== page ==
|Monarch Butterfly Danaus plexippus Milkweed (Photo credit: Wikipedia)|
I proceeded to blow all the leaves away from the driveway and small turn around area, aiming them at a huge brush pile at the end of the driveway. I also wanted to clean out an area next to it where some cedar trees had sprouted, crowding out the oak trees.
My husband, John, took care of that chore with the chain saw and loppers. It is amazing how many little things grow where they don't belong.
The job proved to be much more time-consuming and labor-intensive than I ever intended, so we never did get around to lighting a match. During this leaf-blowing extravaganza though, I made a wonderful discovery. I found two milkweed plants at the base of an oak tree. There could be more, but these two were recognizable because they still contained seed pods.
Coincidentally, I've been haranguing on Facebook lately about Monarch Butterflies. They are one of the few butterfly species that migrate. They are in jeopardy for many reasons, but one of them is because of the strong herbicides being used in genetically modified (GMO) corn production, which I've also mentioned a dislike for on Facebook once or twice.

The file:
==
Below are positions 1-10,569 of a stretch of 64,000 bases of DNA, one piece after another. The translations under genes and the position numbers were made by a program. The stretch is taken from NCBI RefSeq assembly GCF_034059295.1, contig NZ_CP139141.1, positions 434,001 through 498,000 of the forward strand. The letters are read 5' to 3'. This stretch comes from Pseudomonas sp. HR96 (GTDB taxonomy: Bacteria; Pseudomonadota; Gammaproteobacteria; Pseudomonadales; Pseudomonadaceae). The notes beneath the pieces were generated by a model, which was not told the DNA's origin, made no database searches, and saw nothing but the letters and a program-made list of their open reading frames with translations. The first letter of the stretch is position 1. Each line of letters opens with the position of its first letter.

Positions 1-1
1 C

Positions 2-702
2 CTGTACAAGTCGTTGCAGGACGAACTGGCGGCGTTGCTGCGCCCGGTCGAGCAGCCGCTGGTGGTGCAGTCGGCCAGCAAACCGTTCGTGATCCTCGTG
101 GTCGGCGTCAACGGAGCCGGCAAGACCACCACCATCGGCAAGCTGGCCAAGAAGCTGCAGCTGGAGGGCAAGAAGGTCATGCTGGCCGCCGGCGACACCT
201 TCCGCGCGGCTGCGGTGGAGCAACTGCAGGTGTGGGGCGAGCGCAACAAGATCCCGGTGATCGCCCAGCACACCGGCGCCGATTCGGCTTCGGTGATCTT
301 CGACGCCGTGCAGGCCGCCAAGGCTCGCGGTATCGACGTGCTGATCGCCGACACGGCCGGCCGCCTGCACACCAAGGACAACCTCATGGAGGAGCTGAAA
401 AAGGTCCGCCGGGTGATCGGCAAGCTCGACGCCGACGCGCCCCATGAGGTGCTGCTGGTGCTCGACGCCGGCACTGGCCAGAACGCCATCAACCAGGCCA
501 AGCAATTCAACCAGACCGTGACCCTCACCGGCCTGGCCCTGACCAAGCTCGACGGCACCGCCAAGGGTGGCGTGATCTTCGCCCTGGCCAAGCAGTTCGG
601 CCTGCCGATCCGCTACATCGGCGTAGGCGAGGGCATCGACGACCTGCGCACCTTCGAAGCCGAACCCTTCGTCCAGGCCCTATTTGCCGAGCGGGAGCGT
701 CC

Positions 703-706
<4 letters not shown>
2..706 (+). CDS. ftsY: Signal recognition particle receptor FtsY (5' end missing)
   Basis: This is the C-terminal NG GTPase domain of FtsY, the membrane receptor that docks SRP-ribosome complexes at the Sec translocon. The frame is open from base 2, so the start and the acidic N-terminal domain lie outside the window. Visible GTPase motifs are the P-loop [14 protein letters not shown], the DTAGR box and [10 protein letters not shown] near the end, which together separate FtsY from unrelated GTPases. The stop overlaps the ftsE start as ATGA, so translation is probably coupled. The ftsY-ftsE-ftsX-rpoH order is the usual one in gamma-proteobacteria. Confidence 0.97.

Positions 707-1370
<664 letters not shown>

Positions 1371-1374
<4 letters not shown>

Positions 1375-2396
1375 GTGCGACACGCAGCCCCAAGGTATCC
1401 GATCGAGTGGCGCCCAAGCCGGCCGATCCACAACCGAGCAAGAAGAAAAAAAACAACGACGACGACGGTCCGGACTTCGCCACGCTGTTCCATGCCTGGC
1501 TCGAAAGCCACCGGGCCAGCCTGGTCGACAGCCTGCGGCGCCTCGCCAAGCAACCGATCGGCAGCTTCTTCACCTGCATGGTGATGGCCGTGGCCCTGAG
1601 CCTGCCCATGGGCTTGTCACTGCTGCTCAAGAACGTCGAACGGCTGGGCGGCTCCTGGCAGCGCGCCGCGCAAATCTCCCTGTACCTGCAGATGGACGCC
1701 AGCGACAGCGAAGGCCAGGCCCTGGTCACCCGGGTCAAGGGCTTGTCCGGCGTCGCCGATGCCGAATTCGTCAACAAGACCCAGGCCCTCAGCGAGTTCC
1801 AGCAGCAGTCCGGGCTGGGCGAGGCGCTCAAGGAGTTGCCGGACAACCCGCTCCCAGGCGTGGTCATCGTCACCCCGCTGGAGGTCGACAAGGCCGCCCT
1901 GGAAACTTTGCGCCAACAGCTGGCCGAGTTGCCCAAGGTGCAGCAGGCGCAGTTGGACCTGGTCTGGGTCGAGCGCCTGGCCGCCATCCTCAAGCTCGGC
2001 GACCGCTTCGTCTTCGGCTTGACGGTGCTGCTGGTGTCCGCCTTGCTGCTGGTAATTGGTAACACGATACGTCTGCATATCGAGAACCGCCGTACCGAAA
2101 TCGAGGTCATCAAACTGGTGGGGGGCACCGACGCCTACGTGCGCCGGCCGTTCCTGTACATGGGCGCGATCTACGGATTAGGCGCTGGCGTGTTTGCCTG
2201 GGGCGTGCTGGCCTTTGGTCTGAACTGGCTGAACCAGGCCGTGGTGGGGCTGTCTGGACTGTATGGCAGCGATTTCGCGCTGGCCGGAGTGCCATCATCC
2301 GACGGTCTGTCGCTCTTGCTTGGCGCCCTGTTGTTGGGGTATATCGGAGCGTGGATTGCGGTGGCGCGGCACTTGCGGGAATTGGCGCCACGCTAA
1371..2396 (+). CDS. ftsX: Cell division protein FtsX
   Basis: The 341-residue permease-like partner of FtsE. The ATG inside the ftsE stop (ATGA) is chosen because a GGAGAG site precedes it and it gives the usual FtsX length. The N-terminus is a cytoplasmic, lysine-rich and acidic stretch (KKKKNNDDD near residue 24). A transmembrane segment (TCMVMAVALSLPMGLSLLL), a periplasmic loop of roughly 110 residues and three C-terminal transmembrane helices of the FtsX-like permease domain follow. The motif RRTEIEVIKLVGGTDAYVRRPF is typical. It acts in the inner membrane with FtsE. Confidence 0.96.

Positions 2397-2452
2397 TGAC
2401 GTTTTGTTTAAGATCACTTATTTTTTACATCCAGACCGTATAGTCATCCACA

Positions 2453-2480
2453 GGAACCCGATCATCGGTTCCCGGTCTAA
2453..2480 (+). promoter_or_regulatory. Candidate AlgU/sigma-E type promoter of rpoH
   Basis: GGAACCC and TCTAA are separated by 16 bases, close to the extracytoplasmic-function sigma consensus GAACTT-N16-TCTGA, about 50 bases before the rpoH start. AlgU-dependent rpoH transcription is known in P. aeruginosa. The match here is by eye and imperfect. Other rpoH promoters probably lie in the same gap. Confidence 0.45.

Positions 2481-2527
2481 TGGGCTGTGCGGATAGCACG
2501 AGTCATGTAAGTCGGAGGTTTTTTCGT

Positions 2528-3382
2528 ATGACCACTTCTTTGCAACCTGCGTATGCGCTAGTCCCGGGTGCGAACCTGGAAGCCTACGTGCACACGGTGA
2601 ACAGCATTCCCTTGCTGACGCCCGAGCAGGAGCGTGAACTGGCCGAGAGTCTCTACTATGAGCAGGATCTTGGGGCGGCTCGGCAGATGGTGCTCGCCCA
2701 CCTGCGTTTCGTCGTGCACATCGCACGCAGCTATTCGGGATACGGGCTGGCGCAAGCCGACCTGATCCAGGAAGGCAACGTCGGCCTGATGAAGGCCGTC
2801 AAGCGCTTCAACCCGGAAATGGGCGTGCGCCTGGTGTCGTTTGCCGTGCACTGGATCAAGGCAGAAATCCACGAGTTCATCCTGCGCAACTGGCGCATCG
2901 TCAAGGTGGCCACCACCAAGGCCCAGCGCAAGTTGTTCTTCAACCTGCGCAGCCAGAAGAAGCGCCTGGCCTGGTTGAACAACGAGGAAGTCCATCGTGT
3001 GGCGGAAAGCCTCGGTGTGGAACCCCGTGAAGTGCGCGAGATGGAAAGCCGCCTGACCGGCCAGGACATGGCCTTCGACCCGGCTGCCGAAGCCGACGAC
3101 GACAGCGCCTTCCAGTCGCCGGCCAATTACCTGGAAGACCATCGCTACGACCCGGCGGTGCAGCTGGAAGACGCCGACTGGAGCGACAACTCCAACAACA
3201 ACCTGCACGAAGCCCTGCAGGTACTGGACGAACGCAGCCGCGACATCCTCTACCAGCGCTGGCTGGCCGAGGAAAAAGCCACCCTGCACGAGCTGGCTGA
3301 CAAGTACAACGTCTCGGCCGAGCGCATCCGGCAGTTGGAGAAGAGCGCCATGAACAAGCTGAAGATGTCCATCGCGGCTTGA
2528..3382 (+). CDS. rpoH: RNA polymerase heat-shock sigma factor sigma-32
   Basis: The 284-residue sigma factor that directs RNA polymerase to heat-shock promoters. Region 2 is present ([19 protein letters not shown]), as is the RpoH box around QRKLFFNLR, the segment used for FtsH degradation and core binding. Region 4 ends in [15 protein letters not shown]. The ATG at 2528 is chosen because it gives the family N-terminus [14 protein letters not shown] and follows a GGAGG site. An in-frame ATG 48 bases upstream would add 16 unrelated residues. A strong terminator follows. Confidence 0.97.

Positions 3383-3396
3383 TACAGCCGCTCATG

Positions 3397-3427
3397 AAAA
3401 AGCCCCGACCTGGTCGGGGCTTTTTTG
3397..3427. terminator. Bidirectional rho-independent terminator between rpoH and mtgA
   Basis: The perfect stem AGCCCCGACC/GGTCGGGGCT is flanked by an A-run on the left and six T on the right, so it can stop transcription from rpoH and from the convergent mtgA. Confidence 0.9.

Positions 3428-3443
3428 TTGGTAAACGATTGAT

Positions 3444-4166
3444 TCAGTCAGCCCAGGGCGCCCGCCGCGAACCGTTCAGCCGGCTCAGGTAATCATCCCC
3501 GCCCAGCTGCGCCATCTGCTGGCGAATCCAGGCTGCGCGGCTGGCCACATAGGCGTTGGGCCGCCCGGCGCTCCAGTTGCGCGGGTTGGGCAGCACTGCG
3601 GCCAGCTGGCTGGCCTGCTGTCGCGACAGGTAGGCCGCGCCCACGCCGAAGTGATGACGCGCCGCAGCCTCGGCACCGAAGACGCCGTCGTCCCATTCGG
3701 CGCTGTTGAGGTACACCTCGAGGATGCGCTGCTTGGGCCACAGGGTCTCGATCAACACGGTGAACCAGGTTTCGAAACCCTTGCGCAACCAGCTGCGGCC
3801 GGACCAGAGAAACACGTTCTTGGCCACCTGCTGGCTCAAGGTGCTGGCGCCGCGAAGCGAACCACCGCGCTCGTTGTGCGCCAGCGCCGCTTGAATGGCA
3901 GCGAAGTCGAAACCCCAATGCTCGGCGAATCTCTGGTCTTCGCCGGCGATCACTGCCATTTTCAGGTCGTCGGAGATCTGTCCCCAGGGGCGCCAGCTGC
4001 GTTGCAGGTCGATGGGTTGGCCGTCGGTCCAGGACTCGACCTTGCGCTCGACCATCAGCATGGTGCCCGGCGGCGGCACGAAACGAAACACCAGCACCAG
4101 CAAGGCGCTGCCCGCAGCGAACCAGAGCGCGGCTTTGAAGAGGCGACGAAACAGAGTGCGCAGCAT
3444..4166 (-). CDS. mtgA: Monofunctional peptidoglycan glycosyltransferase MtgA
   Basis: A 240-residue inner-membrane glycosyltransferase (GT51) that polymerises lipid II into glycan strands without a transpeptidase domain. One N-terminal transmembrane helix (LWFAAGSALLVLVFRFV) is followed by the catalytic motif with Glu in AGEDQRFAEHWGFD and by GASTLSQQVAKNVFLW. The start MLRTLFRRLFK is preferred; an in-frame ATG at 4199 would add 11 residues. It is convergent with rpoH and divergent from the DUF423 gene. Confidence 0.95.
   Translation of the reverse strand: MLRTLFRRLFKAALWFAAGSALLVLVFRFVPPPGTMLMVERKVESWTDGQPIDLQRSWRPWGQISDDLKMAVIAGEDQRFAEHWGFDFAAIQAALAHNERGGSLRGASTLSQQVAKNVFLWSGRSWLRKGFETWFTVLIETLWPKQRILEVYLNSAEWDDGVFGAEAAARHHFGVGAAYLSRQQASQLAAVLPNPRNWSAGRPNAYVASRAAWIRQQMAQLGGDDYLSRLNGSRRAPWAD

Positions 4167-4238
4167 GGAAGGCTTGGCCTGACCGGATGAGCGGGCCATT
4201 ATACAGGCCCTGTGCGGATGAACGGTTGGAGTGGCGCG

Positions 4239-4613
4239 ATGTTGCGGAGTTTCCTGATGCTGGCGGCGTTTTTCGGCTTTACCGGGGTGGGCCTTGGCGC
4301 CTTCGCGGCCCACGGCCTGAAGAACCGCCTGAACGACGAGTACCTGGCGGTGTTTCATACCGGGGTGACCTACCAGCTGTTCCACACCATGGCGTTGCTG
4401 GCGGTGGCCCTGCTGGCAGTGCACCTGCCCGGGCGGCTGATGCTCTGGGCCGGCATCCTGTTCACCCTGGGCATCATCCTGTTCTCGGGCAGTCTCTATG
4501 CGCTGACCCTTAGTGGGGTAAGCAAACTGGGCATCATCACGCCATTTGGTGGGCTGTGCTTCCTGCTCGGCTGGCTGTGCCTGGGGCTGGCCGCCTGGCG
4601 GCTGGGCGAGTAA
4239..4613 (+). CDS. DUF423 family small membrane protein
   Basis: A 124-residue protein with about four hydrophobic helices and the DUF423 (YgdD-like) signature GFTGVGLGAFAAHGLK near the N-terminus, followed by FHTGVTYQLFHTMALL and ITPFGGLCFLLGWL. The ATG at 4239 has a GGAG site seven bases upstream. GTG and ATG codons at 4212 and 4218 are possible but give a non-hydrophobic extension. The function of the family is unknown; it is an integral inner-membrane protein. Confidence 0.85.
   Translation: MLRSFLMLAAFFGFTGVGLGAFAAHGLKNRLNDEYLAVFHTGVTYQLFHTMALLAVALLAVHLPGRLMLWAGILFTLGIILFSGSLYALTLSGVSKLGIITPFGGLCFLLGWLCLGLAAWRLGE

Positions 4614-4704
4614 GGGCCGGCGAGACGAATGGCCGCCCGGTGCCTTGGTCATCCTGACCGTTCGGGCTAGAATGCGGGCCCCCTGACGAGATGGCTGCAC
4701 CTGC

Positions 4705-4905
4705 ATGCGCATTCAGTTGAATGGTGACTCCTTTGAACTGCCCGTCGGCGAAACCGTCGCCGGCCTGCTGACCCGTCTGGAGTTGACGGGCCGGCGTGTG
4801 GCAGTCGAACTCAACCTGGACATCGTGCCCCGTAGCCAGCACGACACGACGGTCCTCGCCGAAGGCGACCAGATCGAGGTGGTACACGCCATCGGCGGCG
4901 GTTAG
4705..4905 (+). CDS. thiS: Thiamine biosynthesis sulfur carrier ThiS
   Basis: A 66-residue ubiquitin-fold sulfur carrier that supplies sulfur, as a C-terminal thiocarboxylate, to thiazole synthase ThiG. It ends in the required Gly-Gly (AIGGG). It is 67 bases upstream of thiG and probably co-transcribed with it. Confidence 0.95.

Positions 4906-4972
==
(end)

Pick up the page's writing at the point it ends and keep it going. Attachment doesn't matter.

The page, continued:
Milkweed is vital to the Monarch because the female Monarch lays her eggs on milkweed. In the larvae stage, the caterpillars only eat milkweed plants. These plants are basically essential to the survival of these beautiful butterflies.
I've always had a special place in my heart for them. As a small child I chased them around in fields. I've observed them, photographed them, and just plain enjoyed watching them. I cannot imagine life on earth without them.
I had even considered looking for a source of milkweed seeds to plant in the yard. Now I have my own source.
So, c'mon Monarchs. Our place is Monarch-friendly. Y'all are welcome here any time and you may stay as long as you like.